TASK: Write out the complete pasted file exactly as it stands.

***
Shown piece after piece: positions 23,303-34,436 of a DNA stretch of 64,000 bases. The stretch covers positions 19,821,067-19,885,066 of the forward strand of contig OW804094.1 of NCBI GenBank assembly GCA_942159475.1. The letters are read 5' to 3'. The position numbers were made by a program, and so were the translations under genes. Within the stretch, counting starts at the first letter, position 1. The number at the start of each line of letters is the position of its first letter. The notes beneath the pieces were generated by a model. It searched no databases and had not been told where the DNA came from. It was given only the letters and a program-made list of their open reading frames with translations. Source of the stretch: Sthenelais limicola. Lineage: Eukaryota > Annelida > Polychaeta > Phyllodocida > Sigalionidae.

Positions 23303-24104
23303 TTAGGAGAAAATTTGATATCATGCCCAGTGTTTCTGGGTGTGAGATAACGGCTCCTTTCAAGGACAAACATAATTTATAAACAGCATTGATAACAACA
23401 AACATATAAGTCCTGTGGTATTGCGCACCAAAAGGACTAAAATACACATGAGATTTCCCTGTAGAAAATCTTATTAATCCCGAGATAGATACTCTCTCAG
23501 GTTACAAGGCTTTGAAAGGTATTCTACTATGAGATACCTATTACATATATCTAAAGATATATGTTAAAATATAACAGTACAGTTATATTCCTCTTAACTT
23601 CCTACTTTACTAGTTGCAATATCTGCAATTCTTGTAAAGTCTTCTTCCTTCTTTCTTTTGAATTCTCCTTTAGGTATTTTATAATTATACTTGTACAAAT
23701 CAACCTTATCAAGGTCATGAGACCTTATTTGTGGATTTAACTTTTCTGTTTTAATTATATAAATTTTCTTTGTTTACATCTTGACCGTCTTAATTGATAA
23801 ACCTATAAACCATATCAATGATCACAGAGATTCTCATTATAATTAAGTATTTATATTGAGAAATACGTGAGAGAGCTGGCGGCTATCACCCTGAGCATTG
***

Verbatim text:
Shown piece after piece: positions 23,303-34,436 of a DNA stretch of 64,000 bases. The stretch covers positions 19,821,067-19,885,066 of the forward strand of contig OW804094.1 of NCBI GenBank assembly GCA_942159475.1. The letters are read 5' to 3'. The position numbers were made by a program, and so were the translations under genes. Within the stretch, counting starts at the first letter, position 1. The number at the start of each line of letters is the position of its first letter. The notes beneath the pieces were generated by a model. It searched no databases and had not been told where the DNA came from. It was given only the letters and a program-made list of their open reading frames with translations. Source of the stretch: Sthenelais limicola. Lineage: Eukaryota > Annelida > Polychaeta > Phyllodocida > Sigalionidae.

Positions 23303-24104
23303 TTAGGAGAAAATTTGATATCATGCCCAGTGTTTCTGGGTGTGAGATAACGGCTCCTTTCAAGGACAAACATAATTTATAAACAGCATTGATAACAACA
23401 AACATATAAGTCCTGTGGTATTGCGCACCAAAAGGACTAAAATACACATGAGATTTCCCTGTAGAAAATCTTATTAATCCCGAGATAGATACTCTCTCAG
23501 GTTACAAGGCTTTGAAAGGTATTCTACTATGAGATACCTATTACATATATCTAAAGATATATGTTAAAATATAACAGTACAGTTATATTCCTCTTAACTT
23601 CCTACTTTACTAGTTGCAATATCTGCAATTCTTGTAAAGTCTTCTTCCTTCTTTCTTTTGAATTCTCCTTTAGGTATTTTATAATTATACTTGTACAAAT
23701 CAACCTTATCAAGGTCATGAGACCTTATTTGTGGATTTAACTTTTCTGTTTTAATTATATAAATTTTCTTTGTTTACATCTTGACCGTCTTAATTGATAA
23801 ACCTATAAACCATATCAATGATCACAGAGATTCTCATTATAATTAAGTATTTATATTGAGAAATACGTGAGAGAGCTGGCGGCTATCACCCTGAGCATTG